Abdominal exercises are most effective and less dangerous when tailored to the needs of an individual. Experts from the American College of Sports Medicine (ACSM), the world leader in the science and medical aspects of sports and exercise, say individuals should choose their abdominal program based on their desired outcome, not on trends or common misconceptions.
“One crunch does not fit all,” said Michele Scharff-Olson, Ph.D., FACSM, a professor of exercise science at Auburn University, Montgomery. ‘Trainers, coaches, and the athletes or clients themselves need to know the best set of exercises to reap a desired benefit and avoid danger.’ Olson spoke along with Robert Sherman, a Reebok Master Trainer, to an audience of health and fitness professionals at the eighth annual ACSM Health & Fitness Summit and Exposition. The pair suggests that each individual be classified prior to beginning an abdominal program by their desired outcome: therapeutic/rehabilitation, general health and fitness, or athletic performance.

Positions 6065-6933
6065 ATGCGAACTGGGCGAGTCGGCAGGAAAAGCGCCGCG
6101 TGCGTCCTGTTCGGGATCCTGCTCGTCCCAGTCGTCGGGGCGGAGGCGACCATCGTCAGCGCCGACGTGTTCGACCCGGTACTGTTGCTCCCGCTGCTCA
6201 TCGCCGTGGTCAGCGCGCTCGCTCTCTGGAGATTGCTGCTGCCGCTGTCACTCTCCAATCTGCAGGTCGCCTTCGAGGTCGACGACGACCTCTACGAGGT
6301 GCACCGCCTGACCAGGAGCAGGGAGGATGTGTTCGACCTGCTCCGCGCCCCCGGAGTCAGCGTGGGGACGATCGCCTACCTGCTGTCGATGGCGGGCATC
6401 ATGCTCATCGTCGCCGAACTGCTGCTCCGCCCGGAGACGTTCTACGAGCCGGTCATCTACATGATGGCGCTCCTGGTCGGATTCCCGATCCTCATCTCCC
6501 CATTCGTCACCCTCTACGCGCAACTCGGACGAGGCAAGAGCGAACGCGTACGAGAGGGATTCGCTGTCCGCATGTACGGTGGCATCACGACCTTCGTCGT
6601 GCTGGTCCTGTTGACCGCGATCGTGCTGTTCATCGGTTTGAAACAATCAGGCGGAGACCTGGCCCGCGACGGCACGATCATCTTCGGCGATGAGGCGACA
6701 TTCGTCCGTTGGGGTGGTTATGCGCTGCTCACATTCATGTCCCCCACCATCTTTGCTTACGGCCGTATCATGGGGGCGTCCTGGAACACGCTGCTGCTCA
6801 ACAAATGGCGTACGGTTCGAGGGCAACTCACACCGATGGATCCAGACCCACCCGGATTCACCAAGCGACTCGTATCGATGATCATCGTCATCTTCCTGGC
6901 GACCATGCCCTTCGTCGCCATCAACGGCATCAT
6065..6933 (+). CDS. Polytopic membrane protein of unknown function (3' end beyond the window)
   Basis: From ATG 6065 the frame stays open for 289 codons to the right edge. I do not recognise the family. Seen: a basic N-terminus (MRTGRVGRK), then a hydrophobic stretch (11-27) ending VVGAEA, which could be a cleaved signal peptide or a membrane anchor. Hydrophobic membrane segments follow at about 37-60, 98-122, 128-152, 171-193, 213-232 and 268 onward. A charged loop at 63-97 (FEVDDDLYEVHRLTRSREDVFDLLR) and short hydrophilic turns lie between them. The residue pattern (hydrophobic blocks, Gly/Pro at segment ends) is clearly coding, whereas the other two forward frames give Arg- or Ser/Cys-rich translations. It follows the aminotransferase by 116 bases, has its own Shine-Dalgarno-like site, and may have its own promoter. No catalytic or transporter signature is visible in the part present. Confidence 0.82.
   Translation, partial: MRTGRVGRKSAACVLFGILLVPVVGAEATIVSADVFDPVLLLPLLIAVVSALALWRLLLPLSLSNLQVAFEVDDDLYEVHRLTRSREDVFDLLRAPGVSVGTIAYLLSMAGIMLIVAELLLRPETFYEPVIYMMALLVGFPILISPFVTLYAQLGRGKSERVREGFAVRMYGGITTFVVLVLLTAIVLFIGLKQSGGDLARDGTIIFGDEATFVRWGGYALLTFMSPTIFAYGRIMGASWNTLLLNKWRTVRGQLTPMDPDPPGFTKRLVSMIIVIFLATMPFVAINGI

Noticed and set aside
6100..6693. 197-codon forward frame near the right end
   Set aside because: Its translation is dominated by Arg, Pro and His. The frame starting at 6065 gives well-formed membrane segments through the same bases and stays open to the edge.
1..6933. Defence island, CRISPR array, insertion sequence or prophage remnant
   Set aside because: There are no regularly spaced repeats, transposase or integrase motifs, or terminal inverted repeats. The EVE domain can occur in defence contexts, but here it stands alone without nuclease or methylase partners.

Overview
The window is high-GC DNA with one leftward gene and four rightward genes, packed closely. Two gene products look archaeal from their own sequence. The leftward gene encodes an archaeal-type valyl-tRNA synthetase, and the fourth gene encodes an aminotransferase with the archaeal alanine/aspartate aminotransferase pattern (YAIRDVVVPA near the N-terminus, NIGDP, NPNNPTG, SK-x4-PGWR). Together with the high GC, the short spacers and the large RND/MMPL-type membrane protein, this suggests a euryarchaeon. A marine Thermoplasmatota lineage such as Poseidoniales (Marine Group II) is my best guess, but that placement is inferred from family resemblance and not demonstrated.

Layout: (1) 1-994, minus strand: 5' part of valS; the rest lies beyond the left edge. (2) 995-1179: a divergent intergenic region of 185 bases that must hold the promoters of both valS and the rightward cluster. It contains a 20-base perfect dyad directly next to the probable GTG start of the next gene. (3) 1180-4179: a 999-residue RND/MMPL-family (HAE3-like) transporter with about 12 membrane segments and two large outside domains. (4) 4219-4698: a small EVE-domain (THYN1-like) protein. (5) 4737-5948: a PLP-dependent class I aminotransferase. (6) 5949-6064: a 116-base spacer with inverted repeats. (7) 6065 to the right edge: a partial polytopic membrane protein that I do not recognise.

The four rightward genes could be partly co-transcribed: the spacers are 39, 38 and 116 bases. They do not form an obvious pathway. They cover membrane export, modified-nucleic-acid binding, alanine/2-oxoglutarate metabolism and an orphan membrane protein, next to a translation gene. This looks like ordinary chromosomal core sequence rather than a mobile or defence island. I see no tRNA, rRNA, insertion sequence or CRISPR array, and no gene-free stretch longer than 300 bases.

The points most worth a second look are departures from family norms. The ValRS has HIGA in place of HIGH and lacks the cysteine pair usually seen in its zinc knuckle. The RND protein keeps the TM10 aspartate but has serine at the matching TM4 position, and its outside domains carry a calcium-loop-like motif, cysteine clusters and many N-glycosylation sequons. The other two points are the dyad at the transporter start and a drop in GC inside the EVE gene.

Calling on recent research, the experts explained how a safe and effective program can be tailored for each setting.
“For many athletes, clients, and people generally wanting stronger abs, finding the right set of exercises can be a frustrating challenge,” Olson added. “There are so many messages out there from sources claiming to have found the perfect exercise. It confuses everyone.”
Olson and Sherman point to an existing trend among the general public to desire a more attractive mid section, but to blindly go about performing many repetitions of the same exercise. She suggests these general recommendations for abdominal exercise:
- Spend less time overall on abdominal exercises.
- Work with a trainer or coach to select a greater variety of exercises.
- Perform only 15-20 repetitions of each exercise.
- Understand that abdominals are mostly endurance muscles. Do not train them to increase in size as you would a bicep or quadriceps muscle.
- The best way to achieve a ‘six pack’ of abs is to focus more on lowering total body fat through aerobic exercise and dietary modification. This appearance is more a result of total-body conditioning.
- Avoid movements that can compress the lower back such as back-lying leg raises, the yoga boat and the advanced Pilates teaser.